COVID-19 levels in England have risen for the first time in 5 weeks, suggesting the virus is once again becoming more prevalent.
Infections had been on a downward path since the start of the year, following a surge in the run-up to Christmas. But there are signs this trend has gone into reverse, with the number of people in hospital with COVID-19 also starting to climb.
Not all parts of the UK are seeing an increase, however. Infections are continuing to fall in Northern Ireland, while the picture is unclear in Scotland and Wales.
A total of 1.02 million people in private households in the UK were likely to have COVID-19 in the week to January 31, up 8% from 941,800 the previous week, according to the Office for National Statistics (ONS). Infections peaked at 3.0 million at the end of December, though this was well below the levels reached in previous waves, including in spring 2022 when the weekly total climbed to a record 4.9 million.
'Mixed Picture' of Infections Across the UK
Around 1 in 65 people in England is estimated to have the virus, up from one in 70. The virus is least prevalent in Wales, at 1 in 85 people – the lowest estimate for the nation since early September 2022. For Scotland, the estimate is one in 65, while for Northern Ireland it is 1 in 70.
Michelle Bowen, ONS head of health surveillance, said the data shows "a mixed picture across the UK", adding it is "too early to say if these changes mark an overall change in recent trends in infections we've seen."
The ONS infection survey is the most reliable measure of the prevalence of coronavirus and is based on a sample of swab tests from households across the country.
Some 2.2% of children in England between school Year 7 and 11 were likely to test positive for COVID-19 in the latest week, up from 1.5% the previous week and the highest percentage for any age group. Infections have also increased among people from school Year 12 to age 34 and among 50-69 year-olds.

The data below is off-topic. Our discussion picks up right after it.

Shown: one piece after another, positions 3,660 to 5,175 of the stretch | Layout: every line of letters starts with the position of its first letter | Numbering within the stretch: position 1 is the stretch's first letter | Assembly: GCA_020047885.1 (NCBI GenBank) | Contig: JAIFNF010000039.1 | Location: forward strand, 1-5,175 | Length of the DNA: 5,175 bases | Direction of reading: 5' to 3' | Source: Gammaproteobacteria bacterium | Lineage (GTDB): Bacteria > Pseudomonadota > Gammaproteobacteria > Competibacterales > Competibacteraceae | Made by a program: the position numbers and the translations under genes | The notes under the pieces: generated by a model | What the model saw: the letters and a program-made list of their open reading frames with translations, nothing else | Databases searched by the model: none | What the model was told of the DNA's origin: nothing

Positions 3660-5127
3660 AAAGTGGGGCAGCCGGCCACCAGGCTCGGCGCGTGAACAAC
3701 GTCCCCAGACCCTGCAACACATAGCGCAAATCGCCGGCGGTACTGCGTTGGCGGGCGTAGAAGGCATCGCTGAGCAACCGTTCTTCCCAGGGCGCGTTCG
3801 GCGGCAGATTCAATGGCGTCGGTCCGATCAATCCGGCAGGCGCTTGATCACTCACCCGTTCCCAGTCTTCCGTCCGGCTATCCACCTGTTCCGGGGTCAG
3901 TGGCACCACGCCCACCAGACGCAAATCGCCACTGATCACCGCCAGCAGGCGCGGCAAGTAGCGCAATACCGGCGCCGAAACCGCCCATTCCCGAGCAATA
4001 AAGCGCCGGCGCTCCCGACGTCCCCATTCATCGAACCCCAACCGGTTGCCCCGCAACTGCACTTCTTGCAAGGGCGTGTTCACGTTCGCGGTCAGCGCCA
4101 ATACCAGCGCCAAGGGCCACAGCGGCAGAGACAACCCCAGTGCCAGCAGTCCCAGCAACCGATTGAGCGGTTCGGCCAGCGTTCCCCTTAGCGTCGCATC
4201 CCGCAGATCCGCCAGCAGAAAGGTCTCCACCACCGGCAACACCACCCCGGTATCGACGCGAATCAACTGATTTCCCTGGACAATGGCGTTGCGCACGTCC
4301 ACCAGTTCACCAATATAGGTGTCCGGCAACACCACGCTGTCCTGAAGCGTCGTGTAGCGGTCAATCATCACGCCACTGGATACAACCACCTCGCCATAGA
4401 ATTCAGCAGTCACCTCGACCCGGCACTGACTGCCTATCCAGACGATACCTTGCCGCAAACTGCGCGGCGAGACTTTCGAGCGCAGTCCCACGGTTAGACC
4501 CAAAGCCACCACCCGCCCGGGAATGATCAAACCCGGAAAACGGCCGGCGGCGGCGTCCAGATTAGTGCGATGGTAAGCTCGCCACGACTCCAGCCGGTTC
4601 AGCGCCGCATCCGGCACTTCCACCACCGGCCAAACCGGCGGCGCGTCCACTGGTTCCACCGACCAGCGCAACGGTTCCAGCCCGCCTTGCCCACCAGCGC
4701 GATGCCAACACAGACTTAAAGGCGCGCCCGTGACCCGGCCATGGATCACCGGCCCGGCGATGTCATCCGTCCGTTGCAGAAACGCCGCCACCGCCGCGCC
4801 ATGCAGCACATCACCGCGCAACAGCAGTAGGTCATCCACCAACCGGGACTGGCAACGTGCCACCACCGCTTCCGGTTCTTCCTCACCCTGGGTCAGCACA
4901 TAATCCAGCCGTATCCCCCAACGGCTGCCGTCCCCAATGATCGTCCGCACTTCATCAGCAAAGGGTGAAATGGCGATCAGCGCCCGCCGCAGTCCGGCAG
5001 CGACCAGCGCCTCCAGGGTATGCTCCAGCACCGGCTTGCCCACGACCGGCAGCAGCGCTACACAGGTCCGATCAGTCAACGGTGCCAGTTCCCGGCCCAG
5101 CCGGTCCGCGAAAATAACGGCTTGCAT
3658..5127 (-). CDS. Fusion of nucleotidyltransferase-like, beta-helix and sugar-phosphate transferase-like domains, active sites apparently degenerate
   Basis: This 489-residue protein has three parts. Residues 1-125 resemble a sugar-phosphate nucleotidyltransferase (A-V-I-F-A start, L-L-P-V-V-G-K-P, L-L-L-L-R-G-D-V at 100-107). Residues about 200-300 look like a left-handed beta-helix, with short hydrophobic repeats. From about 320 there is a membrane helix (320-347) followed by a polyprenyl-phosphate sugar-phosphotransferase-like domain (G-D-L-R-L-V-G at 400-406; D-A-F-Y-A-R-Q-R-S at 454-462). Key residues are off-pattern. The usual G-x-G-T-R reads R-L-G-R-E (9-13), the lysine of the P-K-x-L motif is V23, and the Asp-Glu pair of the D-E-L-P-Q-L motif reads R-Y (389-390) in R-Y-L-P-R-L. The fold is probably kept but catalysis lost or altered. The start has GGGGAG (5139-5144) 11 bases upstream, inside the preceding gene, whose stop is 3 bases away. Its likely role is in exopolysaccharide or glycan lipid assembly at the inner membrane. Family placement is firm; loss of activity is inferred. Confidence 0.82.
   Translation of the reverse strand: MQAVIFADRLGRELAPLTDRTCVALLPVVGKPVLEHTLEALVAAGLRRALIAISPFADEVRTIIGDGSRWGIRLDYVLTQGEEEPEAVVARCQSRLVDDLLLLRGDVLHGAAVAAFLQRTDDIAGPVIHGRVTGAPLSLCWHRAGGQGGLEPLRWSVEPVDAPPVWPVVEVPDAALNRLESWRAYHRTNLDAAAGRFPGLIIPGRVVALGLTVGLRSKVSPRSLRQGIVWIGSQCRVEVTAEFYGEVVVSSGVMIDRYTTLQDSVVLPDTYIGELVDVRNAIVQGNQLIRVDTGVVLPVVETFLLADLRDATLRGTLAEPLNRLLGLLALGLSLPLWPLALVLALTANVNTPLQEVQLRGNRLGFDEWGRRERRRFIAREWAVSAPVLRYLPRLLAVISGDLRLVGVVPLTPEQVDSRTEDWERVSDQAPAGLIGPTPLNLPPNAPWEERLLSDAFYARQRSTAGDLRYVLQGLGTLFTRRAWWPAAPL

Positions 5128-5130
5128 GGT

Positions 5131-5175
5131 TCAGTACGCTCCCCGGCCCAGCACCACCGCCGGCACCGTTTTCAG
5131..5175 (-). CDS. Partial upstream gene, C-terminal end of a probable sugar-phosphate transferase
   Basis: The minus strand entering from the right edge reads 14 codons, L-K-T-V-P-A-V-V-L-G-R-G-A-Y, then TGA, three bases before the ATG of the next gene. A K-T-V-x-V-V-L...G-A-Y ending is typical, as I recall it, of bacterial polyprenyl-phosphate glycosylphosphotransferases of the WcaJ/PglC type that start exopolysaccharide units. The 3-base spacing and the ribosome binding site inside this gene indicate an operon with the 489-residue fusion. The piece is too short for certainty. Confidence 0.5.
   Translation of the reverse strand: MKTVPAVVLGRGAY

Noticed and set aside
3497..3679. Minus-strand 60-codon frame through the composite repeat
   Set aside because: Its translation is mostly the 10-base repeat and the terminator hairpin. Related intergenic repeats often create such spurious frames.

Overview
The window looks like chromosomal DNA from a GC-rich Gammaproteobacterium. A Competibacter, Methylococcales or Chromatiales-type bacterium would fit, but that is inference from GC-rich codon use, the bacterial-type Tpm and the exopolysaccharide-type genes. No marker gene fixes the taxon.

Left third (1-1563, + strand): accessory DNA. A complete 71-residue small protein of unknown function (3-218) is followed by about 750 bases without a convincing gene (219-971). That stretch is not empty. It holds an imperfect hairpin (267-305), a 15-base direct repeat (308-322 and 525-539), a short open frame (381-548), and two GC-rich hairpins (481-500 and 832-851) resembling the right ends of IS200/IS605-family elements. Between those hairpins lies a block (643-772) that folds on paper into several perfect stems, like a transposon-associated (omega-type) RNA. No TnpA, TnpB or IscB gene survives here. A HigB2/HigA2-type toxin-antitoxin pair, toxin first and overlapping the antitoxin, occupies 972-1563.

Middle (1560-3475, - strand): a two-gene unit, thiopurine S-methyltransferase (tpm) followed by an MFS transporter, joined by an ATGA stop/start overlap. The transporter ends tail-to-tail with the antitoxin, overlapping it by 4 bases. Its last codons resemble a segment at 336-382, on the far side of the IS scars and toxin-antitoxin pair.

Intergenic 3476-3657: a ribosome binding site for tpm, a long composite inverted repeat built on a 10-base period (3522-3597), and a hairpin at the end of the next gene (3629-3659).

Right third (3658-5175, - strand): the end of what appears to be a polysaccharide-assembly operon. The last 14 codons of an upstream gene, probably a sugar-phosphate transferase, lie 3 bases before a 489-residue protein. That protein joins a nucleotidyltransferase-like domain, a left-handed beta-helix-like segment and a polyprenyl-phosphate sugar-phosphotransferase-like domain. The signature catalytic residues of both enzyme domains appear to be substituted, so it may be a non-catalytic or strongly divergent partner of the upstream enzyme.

There were 6382 people in hospital in England on February 8 who had tested positive for coronavirus, up 5% on the previous week, NHS data shows. Patient numbers rose as high as 9535 over Christmas, but this was well below levels seen during early waves of the virus.
Autumn Booster Offer Ends Sunday
Dr Mary Ramsay, head of immunisation at the UK Health Security Agency (UKHSA), said: "Coronavirus hospital admission rates continue to rise, particularly in those aged 65 years and over.
"The autumn COVID-19 booster offer for those at higher risk ends this Sunday, as well as the first booster offer for all.
"Thank you to the millions of people who have come forward for a jab to help protect themselves and others from severe illness and hospitalisation. If you are yet to get a booster that you are eligible for, you should book yours now.”
The most common type of COVID-19 in England continues to be the variant BQ.1, which is part of the Omicron family. Two newer Omicron variants, CH.1.1 and XBB.1.5, have a "growth advantage" in the UK, meaning they are most likely to take over from BQ.1 as the next dominant variant, Dr Ramsay said.
"Further increases in transmission and hospitalisations are possible in future weeks," she added.
This article contains information from PA Media